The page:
The realm of possible threats to Super Bowl 50 next month is wide and diverse, though not particularly new, according to federal officials.
As they often do before such high-profile events, the Department of Homeland Security and FBI last week issued a “joint special event threat assessment” to state and local authorities in and around Santa Clara, California, where the NFL’s biggest game is being held Feb. 7 at Levi’s Stadium.
In laying out the possibilities, the assessment pointed to a series of attacks on fiber-optic cables that continued into last year, and noted potential threats and criminal uses of commercial drones. It also cited recent attacks by so-called “lone wolf” terrorists inspired by ISIS or other groups, according to federal law enforcement officials familiar with the assessment.
“It’s an overview of threats that can be possibly posed,” but it does not offer any new information, one federal official said.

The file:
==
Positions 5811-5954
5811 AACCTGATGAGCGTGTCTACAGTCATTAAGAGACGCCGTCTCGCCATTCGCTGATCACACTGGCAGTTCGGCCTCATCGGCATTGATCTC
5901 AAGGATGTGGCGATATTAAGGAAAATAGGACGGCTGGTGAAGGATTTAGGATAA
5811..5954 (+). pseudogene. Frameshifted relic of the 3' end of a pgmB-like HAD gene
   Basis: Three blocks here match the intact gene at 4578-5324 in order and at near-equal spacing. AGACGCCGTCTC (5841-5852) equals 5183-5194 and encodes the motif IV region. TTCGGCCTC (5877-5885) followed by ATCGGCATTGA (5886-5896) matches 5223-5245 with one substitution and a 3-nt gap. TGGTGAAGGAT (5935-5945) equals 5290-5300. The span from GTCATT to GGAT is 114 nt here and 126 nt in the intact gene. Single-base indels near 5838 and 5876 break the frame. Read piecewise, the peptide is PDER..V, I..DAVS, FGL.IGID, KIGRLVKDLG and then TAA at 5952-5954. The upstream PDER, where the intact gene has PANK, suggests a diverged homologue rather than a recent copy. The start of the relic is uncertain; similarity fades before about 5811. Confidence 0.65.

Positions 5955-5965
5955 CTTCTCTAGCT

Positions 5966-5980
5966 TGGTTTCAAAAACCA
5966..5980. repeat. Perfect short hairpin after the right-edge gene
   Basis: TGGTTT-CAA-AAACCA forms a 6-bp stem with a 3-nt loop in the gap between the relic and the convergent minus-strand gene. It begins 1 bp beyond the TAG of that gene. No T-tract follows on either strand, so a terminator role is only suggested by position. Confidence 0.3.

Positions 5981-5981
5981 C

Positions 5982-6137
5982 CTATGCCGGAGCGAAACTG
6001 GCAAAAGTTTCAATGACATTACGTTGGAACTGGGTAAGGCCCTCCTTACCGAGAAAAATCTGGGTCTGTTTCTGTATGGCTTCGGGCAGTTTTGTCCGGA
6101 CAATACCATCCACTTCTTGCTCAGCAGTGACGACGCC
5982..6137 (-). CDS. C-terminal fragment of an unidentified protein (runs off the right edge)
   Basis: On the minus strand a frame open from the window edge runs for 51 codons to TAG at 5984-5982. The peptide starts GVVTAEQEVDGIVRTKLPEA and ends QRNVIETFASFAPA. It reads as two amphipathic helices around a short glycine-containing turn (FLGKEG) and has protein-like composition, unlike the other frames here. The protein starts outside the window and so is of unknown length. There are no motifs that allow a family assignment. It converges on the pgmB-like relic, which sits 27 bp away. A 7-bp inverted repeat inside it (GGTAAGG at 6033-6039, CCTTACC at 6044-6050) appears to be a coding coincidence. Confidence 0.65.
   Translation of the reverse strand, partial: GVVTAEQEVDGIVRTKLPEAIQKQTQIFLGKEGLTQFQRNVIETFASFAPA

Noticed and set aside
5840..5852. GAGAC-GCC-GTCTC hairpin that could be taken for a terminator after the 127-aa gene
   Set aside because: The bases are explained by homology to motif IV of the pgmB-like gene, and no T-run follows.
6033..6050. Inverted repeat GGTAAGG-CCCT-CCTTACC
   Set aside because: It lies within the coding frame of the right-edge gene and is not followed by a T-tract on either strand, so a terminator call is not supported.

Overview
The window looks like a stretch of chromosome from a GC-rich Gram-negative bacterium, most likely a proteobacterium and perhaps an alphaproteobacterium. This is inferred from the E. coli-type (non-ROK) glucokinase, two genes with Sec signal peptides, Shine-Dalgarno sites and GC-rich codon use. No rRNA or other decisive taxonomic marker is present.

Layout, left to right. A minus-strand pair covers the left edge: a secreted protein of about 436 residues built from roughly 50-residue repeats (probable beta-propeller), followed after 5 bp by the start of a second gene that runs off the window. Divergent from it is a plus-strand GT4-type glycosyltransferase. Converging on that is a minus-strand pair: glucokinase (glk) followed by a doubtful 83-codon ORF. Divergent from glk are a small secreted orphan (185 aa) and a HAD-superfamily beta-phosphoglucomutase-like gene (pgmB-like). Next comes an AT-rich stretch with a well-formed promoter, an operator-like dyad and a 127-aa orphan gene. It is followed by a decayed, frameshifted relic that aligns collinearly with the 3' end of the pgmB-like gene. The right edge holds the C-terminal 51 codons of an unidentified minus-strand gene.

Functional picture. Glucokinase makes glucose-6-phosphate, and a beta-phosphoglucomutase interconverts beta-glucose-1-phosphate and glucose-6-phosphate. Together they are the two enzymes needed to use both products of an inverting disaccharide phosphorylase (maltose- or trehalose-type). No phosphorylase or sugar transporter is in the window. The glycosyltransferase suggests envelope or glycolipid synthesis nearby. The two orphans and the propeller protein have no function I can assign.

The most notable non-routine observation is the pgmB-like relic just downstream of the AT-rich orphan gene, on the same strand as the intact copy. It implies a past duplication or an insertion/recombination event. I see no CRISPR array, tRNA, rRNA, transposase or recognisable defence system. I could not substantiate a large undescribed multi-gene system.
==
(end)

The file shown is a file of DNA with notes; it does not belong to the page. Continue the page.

The assessment notes that “the FBI and DHS have no information to indicate any specific, credible threats to or associated with Super Bowl 50 or related events,” according to WRC-TV in Washington, D.C., which first reported on the assessment.
A second federal official told ABC News that the Department of Homeland Security and FBI authored the assessment because Santa Clara doesn’t often host events as big as the Super Bowl, so federal authorities want to make sure their state and local partners are aware of and prepared for anything.
Levi’s Stadium is home to the NFL’s 49ers and about 40 miles from San Francisco.
The official noted that if authorities believed there were credible threats to the Super Bowl, the information would now be widely distributed via the National Terrorism Advisory System, which DHS recently revamped. Such a move, however, has not happened yet.